iPhone Life magazine

Slappa M.A.S.K. Jedi Mind Trix Custom Build Backpack Review

 

 
 
Slappa
 
$139.99
http://www.slappa.com
 
Note: This is a supplement to the iPhone Life print edition article: “It’s In the Bag! Best Backpacks and Bags for the iStudent.”  September-October 2012. 
 
There is only one word for this backpack, and that words is: awesome. 
 
I know most students aren’t going to need a customizable 17-inch backpack that costs $139 when its not on sale. But if you are going to spend $139 on a backpack, I have not seen a better backpack on the market. It is more a competitor for the Ogio Bolt RSS than anything else I evaluated, and a bit less expensive.
 
So what makes this backpack so awesome. First, it is completely customizable. If you don’t like the Jedi Mind Trix face pictured below (which came with the eval unit--and which, I should say, I love with its intimidating weave), Slappa offers five additional faces to match your particular needs for storage and style.
 
You can also pick your the lining color and the internal artwork that lines the front section.
 
The 1680D Ballistic Nylon pack feel like quality throughout. Heavy metal pulls on the zippers. And the pulls include lock holes, which is rare in a backpack.  The straps werer clearly designed to carry the weight of a 17-inch laptop and all its kit (accessories, accoutrements, pick a word -- this bag says kit). The straps feel substantial, well-attached and comfortably padded.
 
And to add to the cool factor, rather than the common mesh back that most other high-end bags now sport, Slappa ships with their hand logo as the design for the mesh airflow section of the pack.
 
Storage. For Everything. A secure place for a tablet (though not lined, so I suggest a tablet in a case). As mentioned, up to a 17-inch backpack, and a variety of mesh, velcro-closure and zippered hideaways to organize the kit. And with the Jedi Mind Trix face, two great big heavy duty velcro straps across its front that clearly call out for a skateboard (or a phaser rifle or a sword). I think Slappa should run a contest to see what people do with those straps. Could be very interesting and pretty funny. And if you need to strap other stuff onto it, there are a couple of sets of rings securely attached to both side of the bag.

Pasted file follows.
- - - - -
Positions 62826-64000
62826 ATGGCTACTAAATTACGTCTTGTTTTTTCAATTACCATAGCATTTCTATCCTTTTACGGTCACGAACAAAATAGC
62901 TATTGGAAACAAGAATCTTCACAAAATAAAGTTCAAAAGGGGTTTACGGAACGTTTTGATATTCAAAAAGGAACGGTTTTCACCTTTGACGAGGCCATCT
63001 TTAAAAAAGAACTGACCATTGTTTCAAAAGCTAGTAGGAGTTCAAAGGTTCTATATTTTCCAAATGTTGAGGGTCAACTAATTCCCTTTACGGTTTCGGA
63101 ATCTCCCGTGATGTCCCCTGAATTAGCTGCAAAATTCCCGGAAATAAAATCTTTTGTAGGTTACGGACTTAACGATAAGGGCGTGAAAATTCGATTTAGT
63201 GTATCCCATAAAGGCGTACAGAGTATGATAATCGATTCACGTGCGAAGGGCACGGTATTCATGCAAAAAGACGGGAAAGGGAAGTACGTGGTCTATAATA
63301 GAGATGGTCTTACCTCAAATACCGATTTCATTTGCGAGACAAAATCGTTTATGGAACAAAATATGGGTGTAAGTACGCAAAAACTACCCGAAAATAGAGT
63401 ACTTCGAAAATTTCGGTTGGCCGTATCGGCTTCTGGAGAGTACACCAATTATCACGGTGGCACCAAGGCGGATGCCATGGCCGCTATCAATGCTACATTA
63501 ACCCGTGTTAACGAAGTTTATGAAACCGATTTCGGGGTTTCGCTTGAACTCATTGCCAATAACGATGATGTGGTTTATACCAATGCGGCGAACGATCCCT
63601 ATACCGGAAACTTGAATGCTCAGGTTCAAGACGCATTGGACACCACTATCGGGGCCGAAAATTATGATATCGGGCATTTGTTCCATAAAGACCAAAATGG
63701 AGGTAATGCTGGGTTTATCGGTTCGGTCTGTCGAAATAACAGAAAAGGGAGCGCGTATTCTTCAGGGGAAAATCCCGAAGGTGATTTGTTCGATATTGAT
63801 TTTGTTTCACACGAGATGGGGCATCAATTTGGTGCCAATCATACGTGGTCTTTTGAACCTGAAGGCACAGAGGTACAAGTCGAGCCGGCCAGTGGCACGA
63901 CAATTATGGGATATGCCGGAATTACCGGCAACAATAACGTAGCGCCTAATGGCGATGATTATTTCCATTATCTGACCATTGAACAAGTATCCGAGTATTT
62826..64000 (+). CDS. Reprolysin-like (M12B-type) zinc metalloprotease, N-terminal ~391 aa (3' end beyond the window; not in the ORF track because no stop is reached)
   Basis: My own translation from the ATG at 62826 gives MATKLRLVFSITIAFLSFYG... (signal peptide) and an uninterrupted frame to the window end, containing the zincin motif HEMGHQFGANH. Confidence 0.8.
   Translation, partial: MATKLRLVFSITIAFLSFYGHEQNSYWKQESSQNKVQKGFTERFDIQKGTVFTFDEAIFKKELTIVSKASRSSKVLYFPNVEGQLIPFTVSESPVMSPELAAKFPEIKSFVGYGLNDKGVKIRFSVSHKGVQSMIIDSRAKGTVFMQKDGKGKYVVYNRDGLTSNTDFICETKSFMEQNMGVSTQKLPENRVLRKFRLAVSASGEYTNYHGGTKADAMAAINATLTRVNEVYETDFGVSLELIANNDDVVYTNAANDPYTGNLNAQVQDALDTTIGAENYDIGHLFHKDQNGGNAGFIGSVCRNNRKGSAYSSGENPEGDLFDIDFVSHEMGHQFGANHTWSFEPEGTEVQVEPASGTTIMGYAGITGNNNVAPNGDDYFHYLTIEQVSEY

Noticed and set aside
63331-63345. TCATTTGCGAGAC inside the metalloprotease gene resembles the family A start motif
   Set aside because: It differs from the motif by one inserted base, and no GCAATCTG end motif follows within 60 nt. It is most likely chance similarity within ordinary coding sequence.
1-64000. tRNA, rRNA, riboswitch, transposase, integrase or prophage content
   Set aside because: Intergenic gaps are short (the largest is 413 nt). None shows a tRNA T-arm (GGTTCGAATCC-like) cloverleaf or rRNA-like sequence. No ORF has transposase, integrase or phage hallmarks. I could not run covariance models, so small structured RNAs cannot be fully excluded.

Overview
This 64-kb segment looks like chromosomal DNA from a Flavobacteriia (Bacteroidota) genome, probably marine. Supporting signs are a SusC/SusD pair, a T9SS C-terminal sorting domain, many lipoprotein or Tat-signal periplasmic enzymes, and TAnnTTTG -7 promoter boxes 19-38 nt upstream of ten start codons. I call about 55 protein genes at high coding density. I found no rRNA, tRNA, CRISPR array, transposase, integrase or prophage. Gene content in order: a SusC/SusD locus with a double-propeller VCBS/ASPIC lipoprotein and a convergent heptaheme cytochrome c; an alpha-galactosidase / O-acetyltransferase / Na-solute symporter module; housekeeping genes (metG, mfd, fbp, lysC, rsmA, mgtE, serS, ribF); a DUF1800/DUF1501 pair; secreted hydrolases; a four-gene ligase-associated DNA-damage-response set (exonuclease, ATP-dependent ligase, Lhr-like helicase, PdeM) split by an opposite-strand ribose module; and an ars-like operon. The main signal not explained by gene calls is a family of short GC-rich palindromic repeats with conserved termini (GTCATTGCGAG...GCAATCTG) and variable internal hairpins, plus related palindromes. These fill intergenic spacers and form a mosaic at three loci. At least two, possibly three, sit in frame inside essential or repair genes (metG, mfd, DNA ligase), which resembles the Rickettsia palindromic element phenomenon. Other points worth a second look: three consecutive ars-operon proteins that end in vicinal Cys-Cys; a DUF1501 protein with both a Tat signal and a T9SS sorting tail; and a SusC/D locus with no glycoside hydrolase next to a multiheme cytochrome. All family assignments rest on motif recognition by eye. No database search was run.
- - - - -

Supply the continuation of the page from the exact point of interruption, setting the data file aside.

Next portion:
And don’t worry about this bag slipping off while carrying it. To pull through the trends, it also has a chest strap and a waist strap, both large enough to fit my ample bits (I stay with British for the moment - and btw, this bag could be as much Bond as it is Star Wars. I’d like to see what Q would fill it with).
 
The plastic-covered handle fits over the uprights on a roller bag, making this a better-than-average travel companion. Since this is a big bag, you may think it would be hard to find a pen in its ample interior. Fear not: the standard office stuff, like pens and a USB-stick or two conveniently fit into the exterior side pocket (the one on the right in the picture).
 
So again, this isn’t you’re average $19.95 back-to-school bag, but neither are any of the others I’ve review. Yes, this bag is about $40 more than the average, but you can actually see and feel where that money went (well, some pre-margin part of that money).
 
If you want to be the class badass rather than the class clown, get this bag. And if you are already the class badass, get this bag. What ultimately defines your perception is not what you carry, but how you carry it (and what you carry in it). The Jedi Mindtrix and its cousins will easily accommodate everything required by a skater boy, a tech geek or a poet. This bag isn’t a throwaway. It will last. Luckily, Slappa created a customizable architecture that will help your pack keep up with your moods, your whims and your ever increasing levels of maturity.
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Daniel Rasmus's picture

Daniel W. Rasmus, the author of Listening to the Future and Management by Design, is a strategist, industry analyst, and business correspondent for iPhone Life magazine. Prior to starting his own consulting practice, Rasmus was the Director of Business Insights at Microsoft Corporation, where he helped the company envision how people will work in the future.

Before joining Microsoft, Rasmus was Research Vice President at the Giga Information Group and Forrester Research Inc. Rasmus also is an internationally recognized speaker. He blogs regularly for Fast Company and on his own blog, Your Future in Context. His education-related work can be found at Learning Reimagined.